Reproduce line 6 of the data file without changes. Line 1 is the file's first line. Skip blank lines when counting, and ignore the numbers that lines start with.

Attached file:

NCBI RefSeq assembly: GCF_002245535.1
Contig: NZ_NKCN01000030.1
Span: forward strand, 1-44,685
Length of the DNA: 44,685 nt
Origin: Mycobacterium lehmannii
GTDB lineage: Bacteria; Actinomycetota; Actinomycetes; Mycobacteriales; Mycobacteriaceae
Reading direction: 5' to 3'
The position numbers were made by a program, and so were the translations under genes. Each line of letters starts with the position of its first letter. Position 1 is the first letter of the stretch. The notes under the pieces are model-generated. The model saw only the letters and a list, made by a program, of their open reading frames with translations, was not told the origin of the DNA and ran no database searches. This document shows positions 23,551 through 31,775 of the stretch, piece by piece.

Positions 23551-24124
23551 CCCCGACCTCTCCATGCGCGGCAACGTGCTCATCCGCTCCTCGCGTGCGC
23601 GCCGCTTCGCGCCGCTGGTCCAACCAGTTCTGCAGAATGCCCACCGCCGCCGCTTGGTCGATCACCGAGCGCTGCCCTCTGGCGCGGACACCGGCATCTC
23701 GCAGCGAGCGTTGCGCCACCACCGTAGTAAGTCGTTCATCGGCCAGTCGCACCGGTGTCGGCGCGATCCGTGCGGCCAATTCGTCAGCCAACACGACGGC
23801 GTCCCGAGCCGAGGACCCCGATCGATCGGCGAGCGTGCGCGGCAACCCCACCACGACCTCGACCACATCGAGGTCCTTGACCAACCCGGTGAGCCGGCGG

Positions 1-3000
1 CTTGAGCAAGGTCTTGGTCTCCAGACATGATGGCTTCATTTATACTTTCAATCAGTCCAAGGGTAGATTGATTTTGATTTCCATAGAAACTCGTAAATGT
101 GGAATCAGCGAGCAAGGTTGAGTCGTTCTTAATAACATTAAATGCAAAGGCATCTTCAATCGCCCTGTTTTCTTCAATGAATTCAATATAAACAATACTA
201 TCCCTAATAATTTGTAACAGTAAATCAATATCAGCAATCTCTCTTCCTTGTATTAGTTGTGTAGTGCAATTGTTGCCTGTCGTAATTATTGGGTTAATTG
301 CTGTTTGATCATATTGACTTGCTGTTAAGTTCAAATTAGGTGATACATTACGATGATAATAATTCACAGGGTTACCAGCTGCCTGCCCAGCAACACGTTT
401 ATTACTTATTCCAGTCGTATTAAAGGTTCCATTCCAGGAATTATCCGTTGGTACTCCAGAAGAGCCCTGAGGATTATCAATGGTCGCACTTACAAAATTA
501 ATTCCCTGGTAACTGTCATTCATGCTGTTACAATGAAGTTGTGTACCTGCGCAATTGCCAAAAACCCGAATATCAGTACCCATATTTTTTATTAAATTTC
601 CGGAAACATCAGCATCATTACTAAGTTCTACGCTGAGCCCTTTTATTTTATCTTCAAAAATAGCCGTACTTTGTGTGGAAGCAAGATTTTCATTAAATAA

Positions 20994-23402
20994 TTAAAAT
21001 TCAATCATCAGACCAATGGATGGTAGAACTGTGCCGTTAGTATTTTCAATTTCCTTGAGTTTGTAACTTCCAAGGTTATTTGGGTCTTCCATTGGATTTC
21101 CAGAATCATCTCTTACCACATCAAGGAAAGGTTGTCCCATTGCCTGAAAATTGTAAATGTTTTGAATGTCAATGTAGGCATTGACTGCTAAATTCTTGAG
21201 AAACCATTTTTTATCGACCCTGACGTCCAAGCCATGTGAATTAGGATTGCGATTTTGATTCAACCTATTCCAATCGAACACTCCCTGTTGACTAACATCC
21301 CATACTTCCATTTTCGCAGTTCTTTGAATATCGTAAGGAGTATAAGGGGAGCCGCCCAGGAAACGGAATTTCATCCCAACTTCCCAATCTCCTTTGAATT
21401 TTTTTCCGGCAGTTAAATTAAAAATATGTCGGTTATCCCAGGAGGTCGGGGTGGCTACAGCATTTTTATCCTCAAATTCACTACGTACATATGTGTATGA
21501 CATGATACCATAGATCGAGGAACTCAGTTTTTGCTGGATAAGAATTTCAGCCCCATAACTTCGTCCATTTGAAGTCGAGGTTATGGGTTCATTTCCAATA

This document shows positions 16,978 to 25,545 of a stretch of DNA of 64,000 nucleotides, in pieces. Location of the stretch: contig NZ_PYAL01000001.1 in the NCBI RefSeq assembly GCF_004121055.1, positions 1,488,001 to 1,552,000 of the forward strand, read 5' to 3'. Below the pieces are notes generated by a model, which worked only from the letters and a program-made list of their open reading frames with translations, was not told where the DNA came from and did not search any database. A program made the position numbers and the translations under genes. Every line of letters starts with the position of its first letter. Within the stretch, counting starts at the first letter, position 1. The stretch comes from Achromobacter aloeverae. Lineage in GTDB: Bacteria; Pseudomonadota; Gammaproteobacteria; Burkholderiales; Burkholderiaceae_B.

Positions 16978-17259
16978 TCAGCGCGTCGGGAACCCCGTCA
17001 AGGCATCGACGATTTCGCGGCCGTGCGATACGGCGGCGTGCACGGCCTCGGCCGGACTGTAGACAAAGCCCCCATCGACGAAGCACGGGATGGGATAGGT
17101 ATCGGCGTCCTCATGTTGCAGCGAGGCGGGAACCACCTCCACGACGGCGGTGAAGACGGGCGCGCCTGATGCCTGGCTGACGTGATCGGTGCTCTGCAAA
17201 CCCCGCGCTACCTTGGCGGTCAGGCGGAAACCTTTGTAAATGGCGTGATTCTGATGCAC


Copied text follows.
GTDB lineage: Bacteria; Actinomycetota; Actinomycetes; Mycobacteriales; Mycobacteriaceae